Business Travel and Special Needs Families

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Tips for successful business travel for special needs families
Photo by Vinta Supply Co. | NYC on

Business travel can be hard on families

Business travel can be hard on any parent, but it can be especially difficult for special needs families. It can cause guilt for the parent traveling, and an extra caregiving burden on the parent at home. Oftentimes it takes extra planning.

Working when you have a child with special needs can be challenging due to the many obligations that happen during regular business hours such as making calls to coordinate services, getting to therapy and medical appointments, or phone calls and meetings with schools.

Add business travel into the mix, and it means managing logistics, leaving another parent, family member or caregiver to fly solo in addition to one more transition for your child. Not to mention the overwhelming guilt.

Technology lets you work from anywhere

I have a job where I can work from home 80% of the time, the other 20% is business travel, usually for 4 days at a time. It took a lot of soul-searching to decide to stay with my company.

The truth is, I love what I do and it affords my family the opportunity to supplement our daughter’s care with therapies and programs that are not covered by insurance.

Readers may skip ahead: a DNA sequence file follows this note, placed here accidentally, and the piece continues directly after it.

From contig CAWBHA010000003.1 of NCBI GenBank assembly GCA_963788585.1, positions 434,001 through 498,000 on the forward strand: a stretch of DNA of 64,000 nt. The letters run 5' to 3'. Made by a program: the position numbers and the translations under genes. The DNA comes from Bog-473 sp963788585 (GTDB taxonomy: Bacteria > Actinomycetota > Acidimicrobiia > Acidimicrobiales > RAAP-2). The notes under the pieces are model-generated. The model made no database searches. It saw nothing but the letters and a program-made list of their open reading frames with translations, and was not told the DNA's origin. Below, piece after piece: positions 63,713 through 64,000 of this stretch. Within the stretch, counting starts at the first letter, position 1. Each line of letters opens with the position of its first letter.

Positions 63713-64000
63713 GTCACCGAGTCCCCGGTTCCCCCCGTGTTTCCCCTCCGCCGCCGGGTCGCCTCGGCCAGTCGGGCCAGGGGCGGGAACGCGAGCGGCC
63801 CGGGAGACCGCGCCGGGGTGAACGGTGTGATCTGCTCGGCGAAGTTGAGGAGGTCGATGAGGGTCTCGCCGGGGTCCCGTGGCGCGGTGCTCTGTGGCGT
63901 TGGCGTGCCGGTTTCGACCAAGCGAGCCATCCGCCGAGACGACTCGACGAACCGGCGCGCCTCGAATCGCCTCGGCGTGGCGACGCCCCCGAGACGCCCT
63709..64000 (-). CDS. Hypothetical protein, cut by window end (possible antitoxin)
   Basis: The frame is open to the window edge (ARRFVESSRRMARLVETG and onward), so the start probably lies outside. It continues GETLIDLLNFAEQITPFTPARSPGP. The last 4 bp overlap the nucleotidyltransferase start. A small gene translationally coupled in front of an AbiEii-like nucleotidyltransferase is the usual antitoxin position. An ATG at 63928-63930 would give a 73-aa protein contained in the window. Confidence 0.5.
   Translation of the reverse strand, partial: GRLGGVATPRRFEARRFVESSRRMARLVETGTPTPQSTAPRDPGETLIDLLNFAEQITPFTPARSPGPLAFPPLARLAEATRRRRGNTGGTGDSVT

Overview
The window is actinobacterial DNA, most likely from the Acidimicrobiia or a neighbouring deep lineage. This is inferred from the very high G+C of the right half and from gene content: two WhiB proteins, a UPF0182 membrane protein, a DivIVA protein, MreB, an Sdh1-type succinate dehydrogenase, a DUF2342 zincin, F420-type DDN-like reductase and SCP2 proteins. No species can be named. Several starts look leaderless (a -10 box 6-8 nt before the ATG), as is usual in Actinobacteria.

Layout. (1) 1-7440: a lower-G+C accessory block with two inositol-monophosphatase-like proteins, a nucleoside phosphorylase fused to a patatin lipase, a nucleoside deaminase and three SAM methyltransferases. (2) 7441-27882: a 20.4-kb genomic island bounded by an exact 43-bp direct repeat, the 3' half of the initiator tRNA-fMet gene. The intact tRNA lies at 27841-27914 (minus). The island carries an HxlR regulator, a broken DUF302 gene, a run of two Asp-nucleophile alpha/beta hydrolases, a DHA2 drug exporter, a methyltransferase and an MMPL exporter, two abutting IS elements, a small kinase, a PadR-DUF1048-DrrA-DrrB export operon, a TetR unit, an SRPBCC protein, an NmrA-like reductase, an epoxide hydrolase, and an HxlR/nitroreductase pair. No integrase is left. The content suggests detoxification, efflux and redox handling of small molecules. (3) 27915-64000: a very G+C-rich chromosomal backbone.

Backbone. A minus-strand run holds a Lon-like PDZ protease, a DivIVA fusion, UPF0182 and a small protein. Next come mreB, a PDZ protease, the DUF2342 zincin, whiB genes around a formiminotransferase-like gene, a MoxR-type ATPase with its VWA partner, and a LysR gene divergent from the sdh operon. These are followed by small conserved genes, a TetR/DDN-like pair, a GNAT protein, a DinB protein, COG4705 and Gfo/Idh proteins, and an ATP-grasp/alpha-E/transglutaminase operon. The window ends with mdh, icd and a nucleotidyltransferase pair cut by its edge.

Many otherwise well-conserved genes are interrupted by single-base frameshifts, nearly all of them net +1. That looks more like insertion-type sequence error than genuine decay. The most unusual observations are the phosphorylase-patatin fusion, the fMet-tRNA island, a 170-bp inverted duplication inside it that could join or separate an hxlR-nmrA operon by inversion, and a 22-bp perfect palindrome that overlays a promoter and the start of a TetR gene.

Email and web cams have made it much easier for office work to be completed from home. I love the flexibility that it gives me – with good time management, I can make or take phone calls as I need to, while still meeting timelines, goals and objectives for my company. Working from home gives me the balance I need to support my family and career.

Business travel means being away from home and when you have a special needs child any extended time away can be scary. The good news is, that with practice and planning, it can be done successfully.

Planning ahead can help

It took some pre-work to be able to get off the ground without a meltdown. Talking about mom’s work. Explaining business travel 3 to 4 days ahead. Reading our book about a mom who travels for work. Sometimes my kids make a picture, pick out stuffed animal or something small for me to take in my suitcase. I send silly pictures and talk with them in the evenings before bed. We make a list of what they will remind Dad about. We’ve created a routine around my travel – to make it easier for all of us.

Tips for Success

  • Use a book or social story to help with the business travel transition
  • Download apps like Skype or Face time on your smart phone
  • Write down what’s important to maintain routine – times, favorite foods, songs, games, etc. so they can be carried out in your absence.
  • Let the school know before you go- the transition could impact behavior
  • Set aside some time when you return to do something special – play a game, do a craft, get pizza -1:1 time where you can hear about your child’s week and catch up

Read our article for more information about working parents with a special needs child.

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